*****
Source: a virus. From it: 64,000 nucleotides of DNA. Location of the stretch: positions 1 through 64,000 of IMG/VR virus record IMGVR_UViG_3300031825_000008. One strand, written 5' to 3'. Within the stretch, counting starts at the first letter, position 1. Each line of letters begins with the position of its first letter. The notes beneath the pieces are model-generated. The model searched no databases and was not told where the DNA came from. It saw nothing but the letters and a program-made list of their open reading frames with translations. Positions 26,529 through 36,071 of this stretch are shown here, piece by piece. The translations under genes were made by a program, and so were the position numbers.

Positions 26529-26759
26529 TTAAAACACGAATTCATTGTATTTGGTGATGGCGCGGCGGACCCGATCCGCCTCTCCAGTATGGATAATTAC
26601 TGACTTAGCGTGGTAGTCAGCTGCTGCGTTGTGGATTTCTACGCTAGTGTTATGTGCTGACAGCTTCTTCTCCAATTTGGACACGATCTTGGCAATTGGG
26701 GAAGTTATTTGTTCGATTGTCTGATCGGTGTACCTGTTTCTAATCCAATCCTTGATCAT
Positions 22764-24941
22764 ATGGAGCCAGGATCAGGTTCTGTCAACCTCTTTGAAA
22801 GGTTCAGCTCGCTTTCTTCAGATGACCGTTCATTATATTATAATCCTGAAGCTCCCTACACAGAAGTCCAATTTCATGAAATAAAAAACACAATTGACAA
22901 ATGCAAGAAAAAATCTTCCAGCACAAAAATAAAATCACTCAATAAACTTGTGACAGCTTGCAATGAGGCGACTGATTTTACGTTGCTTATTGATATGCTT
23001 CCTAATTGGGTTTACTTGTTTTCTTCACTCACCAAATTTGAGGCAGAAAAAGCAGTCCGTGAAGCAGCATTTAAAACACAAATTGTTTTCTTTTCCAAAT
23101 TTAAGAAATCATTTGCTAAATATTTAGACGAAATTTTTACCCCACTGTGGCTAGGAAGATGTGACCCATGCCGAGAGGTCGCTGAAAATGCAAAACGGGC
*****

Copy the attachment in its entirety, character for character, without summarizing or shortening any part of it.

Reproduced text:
Source: a virus. From it: 64,000 nucleotides of DNA. Location of the stretch: positions 1 through 64,000 of IMG/VR virus record IMGVR_UViG_3300031825_000008. One strand, written 5' to 3'. Within the stretch, counting starts at the first letter, position 1. Each line of letters begins with the position of its first letter. The notes beneath the pieces are model-generated. The model searched no databases and was not told where the DNA came from. It saw nothing but the letters and a program-made list of their open reading frames with translations. Positions 26,529 through 36,071 of this stretch are shown here, piece by piece. The translations under genes were made by a program, and so were the position numbers.

Positions 26529-26759
26529 TTAAAACACGAATTCATTGTATTTGGTGATGGCGCGGCGGACCCGATCCGCCTCTCCAGTATGGATAATTAC
26601 TGACTTAGCGTGGTAGTCAGCTGCTGCGTTGTGGATTTCTACGCTAGTGTTATGTGCTGACAGCTTCTTCTCCAATTTGGACACGATCTTGGCAATTGGG
26701 GAAGTTATTTGTTCGATTGTCTGATCGGTGTACCTGTTTCTAATCCAATCCTTGATCAT
Positions 22764-24941
22764 ATGGAGCCAGGATCAGGTTCTGTCAACCTCTTTGAAA
22801 GGTTCAGCTCGCTTTCTTCAGATGACCGTTCATTATATTATAATCCTGAAGCTCCCTACACAGAAGTCCAATTTCATGAAATAAAAAACACAATTGACAA
22901 ATGCAAGAAAAAATCTTCCAGCACAAAAATAAAATCACTCAATAAACTTGTGACAGCTTGCAATGAGGCGACTGATTTTACGTTGCTTATTGATATGCTT
23001 CCTAATTGGGTTTACTTGTTTTCTTCACTCACCAAATTTGAGGCAGAAAAAGCAGTCCGTGAAGCAGCATTTAAAACACAAATTGTTTTCTTTTCCAAAT
23101 TTAAGAAATCATTTGCTAAATATTTAGACGAAATTTTTACCCCACTGTGGCTAGGAAGATGTGACCCATGCCGAGAGGTCGCTGAAAATGCAAAACGGGC